Should the U.S. Government Fight Back When Businesses Are Cyberattacked?
By Robert K. Knake and Richard A. Clarke
The attacks started out small. The first wave, at the end of 2011, was just probing and planning, stress-testing the capabilities of the world’s largest financial institutions. Over the next nine months, the attacks would occur only sporadically, a day here and there, but in September 2012 the frequency and severity of the distributed denial-of-service (DDoS) attacks went up. The websites of U.S. banks such as JPMorgan and Bank of America were flooded with traffic on an unprecedented scale, and, oddly, at predictable intervals, Tuesday through Thursday from 10:00 a.m. to 2:00 p.m., Eastern Standard Time, as if someone was trying to send a message.
Media outlets, with the help of unnamed officials in the Obama administration, quickly pointed to Iran as the culprit, believing the attacks were a response to the Stuxnet malware that had disrupted Iran’s nuclear enrichment program several years earlier. Phones began to ring throughout the White House West Wing. At every level from CEO down to chief information security officers, the banks wanted the government to do something to stop the attacks.
The Obama administration selected a limited response. Rather than escalate tensions with Iran by striking back in cyberspace or sending a carrier group through the Strait of Hormuz, the administration chose to treat the attacks like any other mildly disruptive internet activity. The Department of Homeland Security coordinated remediation, sending information on the attacking IP addresses to ISPs and hosting providers so they could notify the owners of infected accounts to get them to delete the malware and slow the attacks. The State Department issued démarches to foreign governments to request their assistance in shutting down the attacks. No proverbial missiles were fired in cyberspace. The banks were not happy.
Not liking the response they got, the banks took their case to the Wall Street Journal. “We’d like them to act,” declared one unnamed bank official. But act how? What this and other unnamed bank officials wanted the government to do was to either “block the attacks” or “take down the network of computers mounting them.” As simple as these options sound, for both technical and legal reasons, the U.S. government did neither.
While the DDoS attacks against the banks were allegedly carried out by Iran, the malicious traffic did not stream out of servers located in Tabriz, Isfahan, and Tehran, which would have allowed for both easy attribution and blocking at national borders. Instead, the attackers commandeered computers all over the world, most of them in the United States.
In order to “block” this traffic, the U.S. government would have had to be sitting in between the attacking computers and the target computers. While blocking the attacks sounds appealing, the reality is that the United States has open borders in cyberspace. No agency of the federal government sits at the internet exchange points, where the undersea cables come up onto land, to inspect each packet of internet traffic. Without such a capability, the U.S. government is simply not positioned to block malicious traffic to protect banks or any other companies.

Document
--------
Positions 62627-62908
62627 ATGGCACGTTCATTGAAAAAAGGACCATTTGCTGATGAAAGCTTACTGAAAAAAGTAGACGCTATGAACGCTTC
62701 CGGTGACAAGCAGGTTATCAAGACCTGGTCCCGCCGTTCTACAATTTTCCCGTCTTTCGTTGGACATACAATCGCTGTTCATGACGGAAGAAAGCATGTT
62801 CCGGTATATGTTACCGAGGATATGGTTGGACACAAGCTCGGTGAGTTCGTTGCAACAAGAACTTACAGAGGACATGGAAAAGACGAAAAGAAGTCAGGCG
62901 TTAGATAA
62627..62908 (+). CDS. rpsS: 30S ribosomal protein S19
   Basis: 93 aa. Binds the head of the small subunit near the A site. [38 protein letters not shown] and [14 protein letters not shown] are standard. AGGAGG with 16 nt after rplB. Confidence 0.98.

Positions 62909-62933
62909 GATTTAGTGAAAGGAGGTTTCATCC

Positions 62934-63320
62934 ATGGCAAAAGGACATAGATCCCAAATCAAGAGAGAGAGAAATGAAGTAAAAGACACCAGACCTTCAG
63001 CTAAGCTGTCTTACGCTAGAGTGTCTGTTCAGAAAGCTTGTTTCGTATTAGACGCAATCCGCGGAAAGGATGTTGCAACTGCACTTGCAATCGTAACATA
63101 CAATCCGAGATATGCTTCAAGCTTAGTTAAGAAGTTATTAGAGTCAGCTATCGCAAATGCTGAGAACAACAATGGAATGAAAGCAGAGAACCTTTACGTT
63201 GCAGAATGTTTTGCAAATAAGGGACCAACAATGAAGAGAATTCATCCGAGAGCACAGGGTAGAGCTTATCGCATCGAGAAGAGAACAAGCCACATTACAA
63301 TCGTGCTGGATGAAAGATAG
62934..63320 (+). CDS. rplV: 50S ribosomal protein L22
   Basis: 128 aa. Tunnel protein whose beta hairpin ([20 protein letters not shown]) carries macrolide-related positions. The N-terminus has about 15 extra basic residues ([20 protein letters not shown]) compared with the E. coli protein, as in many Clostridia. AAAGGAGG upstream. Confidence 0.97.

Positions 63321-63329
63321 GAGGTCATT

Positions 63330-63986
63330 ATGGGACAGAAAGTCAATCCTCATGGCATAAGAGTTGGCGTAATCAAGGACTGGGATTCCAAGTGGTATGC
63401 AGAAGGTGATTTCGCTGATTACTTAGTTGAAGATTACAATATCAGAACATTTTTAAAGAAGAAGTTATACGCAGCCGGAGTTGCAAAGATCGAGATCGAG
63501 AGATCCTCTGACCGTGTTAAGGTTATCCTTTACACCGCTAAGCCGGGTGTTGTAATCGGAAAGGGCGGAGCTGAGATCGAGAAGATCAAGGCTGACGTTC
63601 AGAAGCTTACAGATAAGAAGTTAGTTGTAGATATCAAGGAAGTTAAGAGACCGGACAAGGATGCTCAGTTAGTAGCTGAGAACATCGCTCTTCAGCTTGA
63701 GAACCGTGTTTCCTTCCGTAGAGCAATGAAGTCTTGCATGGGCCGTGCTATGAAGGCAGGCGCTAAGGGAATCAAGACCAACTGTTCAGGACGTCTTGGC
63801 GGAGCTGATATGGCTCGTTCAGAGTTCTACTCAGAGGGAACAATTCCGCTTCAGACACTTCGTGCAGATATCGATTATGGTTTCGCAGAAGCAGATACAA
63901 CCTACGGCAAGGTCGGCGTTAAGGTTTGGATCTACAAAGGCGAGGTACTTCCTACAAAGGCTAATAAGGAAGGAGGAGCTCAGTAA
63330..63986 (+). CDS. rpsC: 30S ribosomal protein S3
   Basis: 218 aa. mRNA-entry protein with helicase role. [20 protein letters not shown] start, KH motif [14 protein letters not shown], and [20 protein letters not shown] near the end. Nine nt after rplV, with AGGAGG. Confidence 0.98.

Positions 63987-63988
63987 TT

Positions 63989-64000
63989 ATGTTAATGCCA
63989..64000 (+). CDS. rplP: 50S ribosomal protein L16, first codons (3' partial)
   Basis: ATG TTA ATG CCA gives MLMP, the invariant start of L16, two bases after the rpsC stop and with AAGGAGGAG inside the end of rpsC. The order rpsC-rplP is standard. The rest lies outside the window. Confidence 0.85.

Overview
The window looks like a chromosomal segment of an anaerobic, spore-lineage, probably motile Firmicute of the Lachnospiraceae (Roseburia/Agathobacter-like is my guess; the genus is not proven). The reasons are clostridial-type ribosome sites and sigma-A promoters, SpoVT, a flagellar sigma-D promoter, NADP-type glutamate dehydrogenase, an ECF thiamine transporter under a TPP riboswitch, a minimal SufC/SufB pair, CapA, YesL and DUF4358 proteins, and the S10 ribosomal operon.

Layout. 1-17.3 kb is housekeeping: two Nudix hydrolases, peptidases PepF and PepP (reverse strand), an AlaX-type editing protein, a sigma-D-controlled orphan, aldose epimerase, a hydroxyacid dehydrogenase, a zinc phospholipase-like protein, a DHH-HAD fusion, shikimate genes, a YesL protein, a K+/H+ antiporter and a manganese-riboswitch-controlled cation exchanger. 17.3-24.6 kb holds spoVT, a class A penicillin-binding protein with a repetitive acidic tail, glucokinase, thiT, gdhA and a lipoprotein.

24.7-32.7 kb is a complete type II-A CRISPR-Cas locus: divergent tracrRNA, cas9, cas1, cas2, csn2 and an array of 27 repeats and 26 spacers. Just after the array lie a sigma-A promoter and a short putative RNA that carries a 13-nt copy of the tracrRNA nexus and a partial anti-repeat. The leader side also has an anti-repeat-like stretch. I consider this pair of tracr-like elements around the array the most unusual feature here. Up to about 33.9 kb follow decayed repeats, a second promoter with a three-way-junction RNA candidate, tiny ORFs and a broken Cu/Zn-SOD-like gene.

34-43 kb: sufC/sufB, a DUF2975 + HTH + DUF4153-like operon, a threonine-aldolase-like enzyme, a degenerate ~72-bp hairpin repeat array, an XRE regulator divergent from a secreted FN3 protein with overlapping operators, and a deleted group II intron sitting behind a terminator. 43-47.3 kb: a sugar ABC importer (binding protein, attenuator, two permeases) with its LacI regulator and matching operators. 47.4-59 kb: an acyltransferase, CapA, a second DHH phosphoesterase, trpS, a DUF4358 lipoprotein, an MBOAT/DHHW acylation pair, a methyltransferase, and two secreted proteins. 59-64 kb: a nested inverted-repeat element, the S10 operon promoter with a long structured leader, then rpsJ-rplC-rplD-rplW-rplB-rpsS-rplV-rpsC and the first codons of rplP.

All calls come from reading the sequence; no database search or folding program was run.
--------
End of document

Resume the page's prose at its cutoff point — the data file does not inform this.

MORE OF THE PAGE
Nor should we want such a system to be built. While China has a Great Firewall, a vast system of traffic inspection and interception deployed at the borders of China’s internet and throughout the country, calling the system a firewall suggests, erroneously, that it has value for cybersecurity when it is, in fact, a tool for censorship and surveillance. Similarly, a Great Firewall of the United States would be an ineffective tool for cybersecurity, but a very useful tool for domestic spying and censorship, something we as Americans should be concerned about giving to our government.
Taking down the botnet through more aggressive means was also not practical. Directing the U.S. military to knock the attacking computers off the network would have meant launching a military operation against targets both in third-party countries such as Germany, Canada, and France, as well as in the United States. It is difficult to fathom the implications of the U.S. government taking such an action (there are still likely lawyers in the bowels of the Eisenhower Executive Office Building sorting through this). Foreign governments could reasonably label the activity as an act of war. American companies and individuals would rightly view it as an unreasonable invasion of their privacy without due process.
The attacks continued until May 2013. While CEOs continued to demand that the government make the problem go away, many of their chief information security officers quietly thanked their friends in government for not doing anything. The attacks got them the money they needed to make security investments that were long overdue. In that year’s filings with the Securities and Exchange Commission, not one of the banks listed the attacks as having a material impact on their business, despite having previously called for the United States to treat them as acts of war.
Many CEOs remain unconvinced. Keith Alexander of the venture-backed cybersecurity start-up IronNet is unequivocal in his belief that private companies protecting themselves from nation-state threats is not working. “I flipped through this before you arrived,” he told us, dropping a pocket copy of the Constitution on the table. “It still says that the purpose of the Union is to provide for the common defense. There is no parenthetical that says ‘except in cyberspace.’”